I completed my law degree this year and having survived, I thought I'd share some of the stuff I wish I'd known before I started. Most of these will seem to be glaringly obvious but hindsight is 20:20 after all...
|Thing #0.5 - You won't get to wear a mortar board for your graduation|
1. You don't need to buy books
I spent over £300 on textbooks in my first year of uni. That's 39 churrasco thigh burgers from Nandos (or 50 veggie burgers if you're into that sort of thing). That's a lot of money considering the cost of tuition. I'd definitely recommend holding off for a few weeks before buying anything - some universities are making a conscious effort to reduce the hidden costs of degrees, for example, by ensuring that libraries are adequately stocked. By my final year of uni I'd realised that everything I needed was in the library or online, and I didn't have to buy a single book. If you must buy books, buy them from other students, or use Flubit to find the best deal.
2. There's no point reading something if you don't understand it
Getting through the reading list for a law tutorial is definitely an achievement (they.are.so.long.omg.) and as a fresher I was probably more concerned with getting through the reading list than making sure I understood what I was reading. As a result I wasted a lot of time reading texts that I found too long-winded/complicated/boring. Most tutors will give you different textbook options, but if you're really stuck on a particular topic look for something easier to read and understand - whether that's another textbook, e-law resources, or Wikipedia (We've all done it. At least once per tutorial.) before going back to the reading list and building on what you've learnt.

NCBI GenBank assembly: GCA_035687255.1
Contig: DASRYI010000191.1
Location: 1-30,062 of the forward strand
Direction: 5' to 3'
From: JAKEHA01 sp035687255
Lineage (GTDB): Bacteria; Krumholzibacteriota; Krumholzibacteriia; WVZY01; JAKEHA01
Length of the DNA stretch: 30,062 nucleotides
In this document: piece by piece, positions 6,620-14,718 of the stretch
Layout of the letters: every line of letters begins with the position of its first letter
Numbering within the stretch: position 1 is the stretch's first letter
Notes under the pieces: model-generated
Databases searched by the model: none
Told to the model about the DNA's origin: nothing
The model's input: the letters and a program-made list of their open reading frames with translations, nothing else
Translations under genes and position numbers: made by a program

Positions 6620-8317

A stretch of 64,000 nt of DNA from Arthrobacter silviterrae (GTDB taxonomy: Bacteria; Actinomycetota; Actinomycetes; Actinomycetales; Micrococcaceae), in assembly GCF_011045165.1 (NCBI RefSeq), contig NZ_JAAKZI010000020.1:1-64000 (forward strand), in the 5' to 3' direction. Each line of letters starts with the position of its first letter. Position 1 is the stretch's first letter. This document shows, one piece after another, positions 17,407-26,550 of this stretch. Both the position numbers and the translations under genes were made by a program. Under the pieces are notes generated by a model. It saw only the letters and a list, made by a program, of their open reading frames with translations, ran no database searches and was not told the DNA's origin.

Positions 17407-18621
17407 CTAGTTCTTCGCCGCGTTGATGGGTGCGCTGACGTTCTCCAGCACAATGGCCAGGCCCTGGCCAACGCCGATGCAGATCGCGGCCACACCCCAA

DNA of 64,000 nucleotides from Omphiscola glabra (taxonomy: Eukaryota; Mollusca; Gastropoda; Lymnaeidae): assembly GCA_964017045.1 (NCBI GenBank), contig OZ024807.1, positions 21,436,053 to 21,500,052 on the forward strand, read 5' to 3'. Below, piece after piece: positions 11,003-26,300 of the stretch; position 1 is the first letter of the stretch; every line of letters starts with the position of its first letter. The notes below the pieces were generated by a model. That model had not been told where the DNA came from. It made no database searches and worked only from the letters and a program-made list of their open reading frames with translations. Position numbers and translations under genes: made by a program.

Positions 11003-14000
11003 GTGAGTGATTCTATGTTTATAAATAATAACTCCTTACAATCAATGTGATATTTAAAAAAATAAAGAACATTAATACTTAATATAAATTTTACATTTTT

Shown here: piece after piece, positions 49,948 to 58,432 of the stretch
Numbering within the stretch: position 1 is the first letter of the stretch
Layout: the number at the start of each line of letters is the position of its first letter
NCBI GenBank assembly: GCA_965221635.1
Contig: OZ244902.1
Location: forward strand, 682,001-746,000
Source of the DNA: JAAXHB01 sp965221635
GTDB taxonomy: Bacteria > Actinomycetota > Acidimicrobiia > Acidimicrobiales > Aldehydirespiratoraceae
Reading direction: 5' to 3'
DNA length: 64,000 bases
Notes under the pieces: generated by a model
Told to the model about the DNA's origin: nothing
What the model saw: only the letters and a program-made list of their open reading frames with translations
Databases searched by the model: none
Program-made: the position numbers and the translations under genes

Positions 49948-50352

3. You're meant to use your lecture notes
This is one of those ones that should have been a no-brainer (don't judge me), but I think it's quite easy to forget that the textbooks you're reading probably aren't tailored to your university's syllabus. Lecture notes are often the best indicator of what you really need to know, and past exam questions (as long as the syllabus hasn't changed) are good for getting an idea of what kind of further reading you can do to enhance your answers.
4. You don't need to read the whole case
Not all the time anyway. But for the first few weeks of my law degree I thought it would be a good idea to read every single word of every single case (yes, even R v Brown). This meant spending hours wading through literally hundreds of pages of dicta by judges who were having way too much fun on thesaurus.com. There will be some cases that you will have to read fully, and some that you may want to read purely out of interest. For everything else, Westlaw summaries will be your best friend. And if it's not a Baroness Hale or Lord Denning judgment, it's probably not worth reading anyway.
5. Trusts law isn't as bad as everyone says it is
If you're starting or continuing a degree this year, I hope this has been somewhat helpful. Work smart, look after yourself, and have fun.
*cheesy/inspirational quote time*
"Treasure the luxury of time to read and learn, but most of all - be excited by life - be joyous."
- Alan J Gray